cd4 count and viral load dropped
Aug 6, 2003
I have been positive for almost a year and I am not on meds. My CD4 count was 521 and VL was 62,000 when first diagnosed. Now 6 mos later my CD4 is 366 and VL is 40,000. My Dr said I should be going on meds here within 6 mos. Since my CD4 is rapidly going down,should I go on meds now and try and get my VL down? Also what is a good med to start on?
Response from Dr. Wohl
I would try to get a sense of exactly what your CD4 trend is. Is it really going down by absolute AND CD4 percentage or not. Get another point on the line and see which direction things are headed.
If the CD4 counts are truly headed south, therapy may be a good idea. There are many regimens to choose from as first line. All the research to date indicates that a combo of 3TC + Sustiva (efavirenz) + just about anything else where that be AZT or tenofovir or d4T is the best at getting the virus down. As 3TC and Sustiva are once a day drugs, some prefer tenofovir which is also once daily. Others opt for the old faithful, AZT despite its twice a day dosing. d4T is losing popularity due to concerns of adverse effects such as body shape changes and lipids that this drug may trigger although it too now comes in a once daily formulation.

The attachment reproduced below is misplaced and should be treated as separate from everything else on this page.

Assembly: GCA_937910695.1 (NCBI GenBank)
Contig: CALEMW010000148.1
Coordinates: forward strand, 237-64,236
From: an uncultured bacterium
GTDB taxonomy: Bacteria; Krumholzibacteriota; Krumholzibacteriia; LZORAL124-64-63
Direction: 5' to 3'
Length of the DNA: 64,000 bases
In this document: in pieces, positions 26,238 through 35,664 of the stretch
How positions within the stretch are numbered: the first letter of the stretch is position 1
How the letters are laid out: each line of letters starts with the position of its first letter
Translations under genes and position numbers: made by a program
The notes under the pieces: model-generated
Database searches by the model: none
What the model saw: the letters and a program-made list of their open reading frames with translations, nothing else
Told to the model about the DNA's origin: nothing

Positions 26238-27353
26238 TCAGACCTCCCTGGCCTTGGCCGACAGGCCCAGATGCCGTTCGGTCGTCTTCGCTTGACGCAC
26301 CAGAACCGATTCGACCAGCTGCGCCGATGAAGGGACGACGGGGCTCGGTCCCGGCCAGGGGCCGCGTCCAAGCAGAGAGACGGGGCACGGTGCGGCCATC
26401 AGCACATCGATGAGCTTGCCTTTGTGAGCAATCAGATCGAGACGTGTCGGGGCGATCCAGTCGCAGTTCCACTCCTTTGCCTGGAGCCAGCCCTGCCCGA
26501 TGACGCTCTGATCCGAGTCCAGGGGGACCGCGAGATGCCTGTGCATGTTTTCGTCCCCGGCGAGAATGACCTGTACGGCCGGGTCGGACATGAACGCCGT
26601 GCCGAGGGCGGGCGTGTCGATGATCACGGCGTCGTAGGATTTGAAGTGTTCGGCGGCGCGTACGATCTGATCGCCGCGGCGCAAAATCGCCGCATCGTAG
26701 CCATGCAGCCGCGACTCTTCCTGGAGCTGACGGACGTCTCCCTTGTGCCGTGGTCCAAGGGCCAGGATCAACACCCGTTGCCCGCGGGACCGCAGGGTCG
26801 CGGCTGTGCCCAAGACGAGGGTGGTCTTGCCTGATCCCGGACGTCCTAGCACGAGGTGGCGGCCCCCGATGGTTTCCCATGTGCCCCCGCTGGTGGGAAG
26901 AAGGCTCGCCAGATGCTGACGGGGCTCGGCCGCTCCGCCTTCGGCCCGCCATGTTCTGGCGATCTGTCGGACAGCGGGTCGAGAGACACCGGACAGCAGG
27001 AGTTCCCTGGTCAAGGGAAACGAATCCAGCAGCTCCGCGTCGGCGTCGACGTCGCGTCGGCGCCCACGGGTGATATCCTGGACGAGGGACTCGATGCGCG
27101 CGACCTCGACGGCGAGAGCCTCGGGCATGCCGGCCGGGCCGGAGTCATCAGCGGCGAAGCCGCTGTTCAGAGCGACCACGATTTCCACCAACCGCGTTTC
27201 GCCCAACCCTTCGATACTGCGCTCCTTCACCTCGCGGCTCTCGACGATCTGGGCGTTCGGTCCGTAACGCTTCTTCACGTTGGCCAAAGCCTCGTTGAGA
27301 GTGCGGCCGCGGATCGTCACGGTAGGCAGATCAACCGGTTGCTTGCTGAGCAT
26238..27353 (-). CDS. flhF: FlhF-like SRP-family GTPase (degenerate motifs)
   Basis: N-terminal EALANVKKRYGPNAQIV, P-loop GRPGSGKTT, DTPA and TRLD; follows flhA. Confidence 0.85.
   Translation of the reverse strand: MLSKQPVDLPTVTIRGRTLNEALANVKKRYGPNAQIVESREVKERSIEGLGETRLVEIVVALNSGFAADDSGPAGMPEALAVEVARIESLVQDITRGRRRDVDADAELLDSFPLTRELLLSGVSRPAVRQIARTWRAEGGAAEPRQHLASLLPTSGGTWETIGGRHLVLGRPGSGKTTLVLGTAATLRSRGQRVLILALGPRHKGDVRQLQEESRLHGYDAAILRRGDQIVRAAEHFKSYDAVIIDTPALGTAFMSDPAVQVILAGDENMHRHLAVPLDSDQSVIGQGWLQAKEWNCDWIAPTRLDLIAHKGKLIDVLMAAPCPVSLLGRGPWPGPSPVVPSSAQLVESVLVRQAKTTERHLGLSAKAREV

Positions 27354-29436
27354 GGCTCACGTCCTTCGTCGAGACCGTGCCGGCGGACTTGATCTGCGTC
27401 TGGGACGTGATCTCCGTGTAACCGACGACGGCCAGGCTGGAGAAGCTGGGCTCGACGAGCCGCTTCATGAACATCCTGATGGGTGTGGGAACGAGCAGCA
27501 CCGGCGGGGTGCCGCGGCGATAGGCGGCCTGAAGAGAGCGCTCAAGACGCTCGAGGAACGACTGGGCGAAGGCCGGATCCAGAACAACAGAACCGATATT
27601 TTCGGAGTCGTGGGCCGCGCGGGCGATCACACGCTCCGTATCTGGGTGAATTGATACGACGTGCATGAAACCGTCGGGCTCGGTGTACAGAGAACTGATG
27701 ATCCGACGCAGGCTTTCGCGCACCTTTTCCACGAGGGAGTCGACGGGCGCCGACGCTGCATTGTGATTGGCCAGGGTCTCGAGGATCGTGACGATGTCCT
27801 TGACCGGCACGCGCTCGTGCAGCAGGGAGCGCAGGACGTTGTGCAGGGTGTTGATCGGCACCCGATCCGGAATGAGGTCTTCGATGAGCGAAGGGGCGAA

The new Public Health Service Guidelines also list the combo of Kaletra + 3TC + AZT or d4T (I'd add tenofovir to the list) as a first line option.
Which is better a Sustiva based regimen or one with Kaletra as the anchor? No one knows but a head to head study is underway so we will know soon. DW
Get Email Notifications When This Forum Updates or Subscribe With RSS
- Swollen Lymph Nodes After Giving Oral Sex What Are The Chances Of HIV
- Vomiting After Licking Vagina Worried I Have HIV
- Can Chlamydia Testing Ever Be Wrong?
- What Does A Lot Of Clear Vaginal Discharge Mean?
- Can My Boyfriend Give Me Mono Through Oral Sex?
- CUTS ON HAND AND BLOOD CONTACT HIV RISK
This forum is designed for educational purposes only, and experts are not rendering medical, mental health, legal or other professional advice or services. If you have or suspect you may have a medical, mental health, legal or other problem that requires advice, consult your own caregiver, attorney or other qualified professional.
Experts appearing on this page are independent and are solely responsible for editing and fact-checking their material. Neither TheBody.com nor any advertiser is the publisher or speaker of posted visitors' questions or the experts' material.